Are Mexicans required to wash their hands as they mix up the sugary stuff? At least in America we have the FDA which, while not perfect, offers some oversight on quality, contamination, harmful substances, etc.

    I'd put my money on closed doors. Just like the lack of information available to the American public about what is in what they are eating that has been imported from Mexico under American brand names. It's all very secretive. And even if there is some semblance of a Mexican FDA, it's probably as corrupt as the rest of their government. Not to mention terrorist/security issues that one could raise regarding importing foodstuffs from foreign countries that billions of Americans will consume.

    Read your package labels, folks, before you chow down.
     
  3. Rocko9

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    I say if these peoples that are making the candies in Mexico are doing the job that Americans do not want,Mexico is the appropriate place to do those jobs.
     
  4. SpiritualMadMan

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    I think LE makes some very valid points...

    Mexico does not have the same level of sanitation guidlines...

    Nor, do they enforce the ones they have adequately...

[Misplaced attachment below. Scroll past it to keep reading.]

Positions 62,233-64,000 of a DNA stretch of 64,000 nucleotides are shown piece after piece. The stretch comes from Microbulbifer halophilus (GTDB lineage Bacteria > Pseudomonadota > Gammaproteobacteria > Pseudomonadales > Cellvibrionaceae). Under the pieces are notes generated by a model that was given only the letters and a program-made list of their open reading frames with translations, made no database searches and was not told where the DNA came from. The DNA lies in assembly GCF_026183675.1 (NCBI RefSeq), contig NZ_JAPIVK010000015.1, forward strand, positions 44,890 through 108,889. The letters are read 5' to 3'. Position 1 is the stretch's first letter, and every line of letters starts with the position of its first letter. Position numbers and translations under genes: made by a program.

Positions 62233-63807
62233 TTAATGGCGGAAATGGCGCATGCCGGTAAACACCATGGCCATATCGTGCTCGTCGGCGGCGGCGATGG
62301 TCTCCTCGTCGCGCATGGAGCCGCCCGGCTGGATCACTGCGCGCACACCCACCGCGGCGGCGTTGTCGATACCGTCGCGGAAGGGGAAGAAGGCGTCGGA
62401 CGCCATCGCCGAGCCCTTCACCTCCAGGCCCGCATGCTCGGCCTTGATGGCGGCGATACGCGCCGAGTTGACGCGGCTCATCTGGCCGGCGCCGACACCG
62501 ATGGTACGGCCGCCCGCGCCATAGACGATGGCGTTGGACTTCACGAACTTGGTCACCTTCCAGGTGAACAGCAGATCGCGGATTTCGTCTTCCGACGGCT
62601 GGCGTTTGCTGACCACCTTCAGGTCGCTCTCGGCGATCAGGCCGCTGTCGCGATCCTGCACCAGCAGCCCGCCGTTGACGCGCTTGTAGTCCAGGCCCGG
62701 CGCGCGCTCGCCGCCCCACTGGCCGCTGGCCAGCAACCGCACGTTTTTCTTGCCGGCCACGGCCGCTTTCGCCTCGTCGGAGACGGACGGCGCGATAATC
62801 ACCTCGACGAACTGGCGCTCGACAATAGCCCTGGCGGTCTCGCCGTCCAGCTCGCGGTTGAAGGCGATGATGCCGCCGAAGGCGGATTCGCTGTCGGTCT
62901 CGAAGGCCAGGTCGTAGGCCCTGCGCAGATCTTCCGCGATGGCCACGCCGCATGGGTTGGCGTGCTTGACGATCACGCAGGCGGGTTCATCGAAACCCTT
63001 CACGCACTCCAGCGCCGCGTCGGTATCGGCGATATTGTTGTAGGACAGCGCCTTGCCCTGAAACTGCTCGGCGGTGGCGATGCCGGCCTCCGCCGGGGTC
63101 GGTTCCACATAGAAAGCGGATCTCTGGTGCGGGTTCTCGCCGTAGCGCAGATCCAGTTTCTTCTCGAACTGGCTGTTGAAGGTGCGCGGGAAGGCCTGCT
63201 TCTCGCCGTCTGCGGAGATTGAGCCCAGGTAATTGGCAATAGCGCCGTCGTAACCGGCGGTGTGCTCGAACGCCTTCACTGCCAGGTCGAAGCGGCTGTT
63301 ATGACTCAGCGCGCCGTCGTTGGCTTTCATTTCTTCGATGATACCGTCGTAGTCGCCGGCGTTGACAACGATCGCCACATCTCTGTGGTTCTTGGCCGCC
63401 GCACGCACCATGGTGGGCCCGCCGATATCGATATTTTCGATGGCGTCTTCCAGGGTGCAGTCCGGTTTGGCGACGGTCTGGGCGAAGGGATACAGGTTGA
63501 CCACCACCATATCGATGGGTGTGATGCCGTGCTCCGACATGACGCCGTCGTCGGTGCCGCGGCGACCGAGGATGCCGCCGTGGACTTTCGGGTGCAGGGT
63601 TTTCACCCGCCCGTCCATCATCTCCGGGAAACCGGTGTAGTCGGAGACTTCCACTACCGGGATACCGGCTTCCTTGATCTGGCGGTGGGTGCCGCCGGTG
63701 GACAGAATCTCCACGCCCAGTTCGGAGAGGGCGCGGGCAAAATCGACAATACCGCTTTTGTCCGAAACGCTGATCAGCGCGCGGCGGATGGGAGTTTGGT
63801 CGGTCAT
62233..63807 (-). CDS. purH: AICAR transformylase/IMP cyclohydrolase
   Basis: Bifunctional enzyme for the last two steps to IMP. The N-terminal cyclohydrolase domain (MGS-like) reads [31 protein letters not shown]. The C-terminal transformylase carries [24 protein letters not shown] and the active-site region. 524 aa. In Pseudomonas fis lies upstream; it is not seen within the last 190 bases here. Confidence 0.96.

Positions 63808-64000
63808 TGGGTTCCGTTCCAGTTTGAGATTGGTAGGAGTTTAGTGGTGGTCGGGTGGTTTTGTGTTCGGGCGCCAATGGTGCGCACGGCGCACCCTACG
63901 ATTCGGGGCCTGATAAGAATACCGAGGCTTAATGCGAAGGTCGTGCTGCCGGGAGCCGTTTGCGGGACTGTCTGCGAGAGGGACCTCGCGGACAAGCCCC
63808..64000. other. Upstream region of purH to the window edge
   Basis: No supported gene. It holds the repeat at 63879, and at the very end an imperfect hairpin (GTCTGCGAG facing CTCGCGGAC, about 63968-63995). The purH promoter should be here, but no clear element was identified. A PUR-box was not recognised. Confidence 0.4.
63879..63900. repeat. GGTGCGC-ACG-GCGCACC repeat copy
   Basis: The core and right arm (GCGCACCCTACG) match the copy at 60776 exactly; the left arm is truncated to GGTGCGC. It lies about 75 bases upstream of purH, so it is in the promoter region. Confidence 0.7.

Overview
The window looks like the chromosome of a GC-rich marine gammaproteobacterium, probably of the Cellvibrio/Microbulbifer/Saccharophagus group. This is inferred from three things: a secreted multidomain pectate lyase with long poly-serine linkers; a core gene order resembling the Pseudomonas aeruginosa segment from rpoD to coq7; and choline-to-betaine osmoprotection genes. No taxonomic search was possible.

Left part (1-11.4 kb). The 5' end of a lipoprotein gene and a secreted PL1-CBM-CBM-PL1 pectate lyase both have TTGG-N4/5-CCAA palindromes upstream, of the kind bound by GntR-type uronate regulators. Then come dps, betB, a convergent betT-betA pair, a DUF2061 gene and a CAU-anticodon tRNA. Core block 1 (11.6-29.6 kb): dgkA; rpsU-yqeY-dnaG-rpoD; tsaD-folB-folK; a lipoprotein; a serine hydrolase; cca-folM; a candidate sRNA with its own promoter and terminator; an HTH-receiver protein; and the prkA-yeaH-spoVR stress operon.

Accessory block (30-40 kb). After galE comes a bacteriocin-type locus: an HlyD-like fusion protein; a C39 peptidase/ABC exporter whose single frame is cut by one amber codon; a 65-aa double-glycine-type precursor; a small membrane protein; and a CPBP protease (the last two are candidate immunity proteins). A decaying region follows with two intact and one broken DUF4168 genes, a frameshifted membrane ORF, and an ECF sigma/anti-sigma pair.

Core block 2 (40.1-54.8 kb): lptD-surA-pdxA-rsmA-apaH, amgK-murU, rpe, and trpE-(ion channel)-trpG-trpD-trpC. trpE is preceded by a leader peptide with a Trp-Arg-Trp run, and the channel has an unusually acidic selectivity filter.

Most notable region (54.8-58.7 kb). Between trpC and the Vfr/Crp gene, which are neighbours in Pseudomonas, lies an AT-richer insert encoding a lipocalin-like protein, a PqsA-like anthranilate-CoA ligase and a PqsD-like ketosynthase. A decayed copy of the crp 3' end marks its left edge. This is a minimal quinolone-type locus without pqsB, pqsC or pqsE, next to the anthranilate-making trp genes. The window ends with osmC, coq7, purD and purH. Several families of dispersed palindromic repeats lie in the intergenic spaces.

But, we have already been put in mortal danger by the federal givernment requiring states to accept Mexican Truck Drivers...

    Mike Sr.
     
  5. poncho

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    I think meetings like this should be open to the public, reporters with cameras would be nice so we could all see and hear what is being discussed.
     
  6. SpiritualMadMan

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    AMEN!

    And, not be allowed to air just editorialized snippets either... Make the *whole* thing available...

    Mike Sr.
     
  7. poncho

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    Yeah, that's what's I'm talking about Mike Sr. Seems like there are cameras going up every where to watch over citizen's shoulders how about a few more to watch over government's? How about some cameras in corporate board rooms also?
     
  8. SpiritualMadMan

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    Ponch...

    Does it *really* have to be this dangerous to find a minor point of agreement...

    Without your putting words in my mouth?

    Mike Sr.
     
  9. poncho

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    What??

    I ageed with you.
    Then I made a statement based on my own observations.
    The I asked a couple questions.
    Now I'll ask another couple questions...How is what I said dangerous to you, and how did I put words in your mouth?
     
  10. SpiritualMadMan

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    Poncho,

    Sorry about that...

    Must'ave been a bit tired and cross-eyed...

    (I do have just a touch of Dyslexia...)

    My apologies...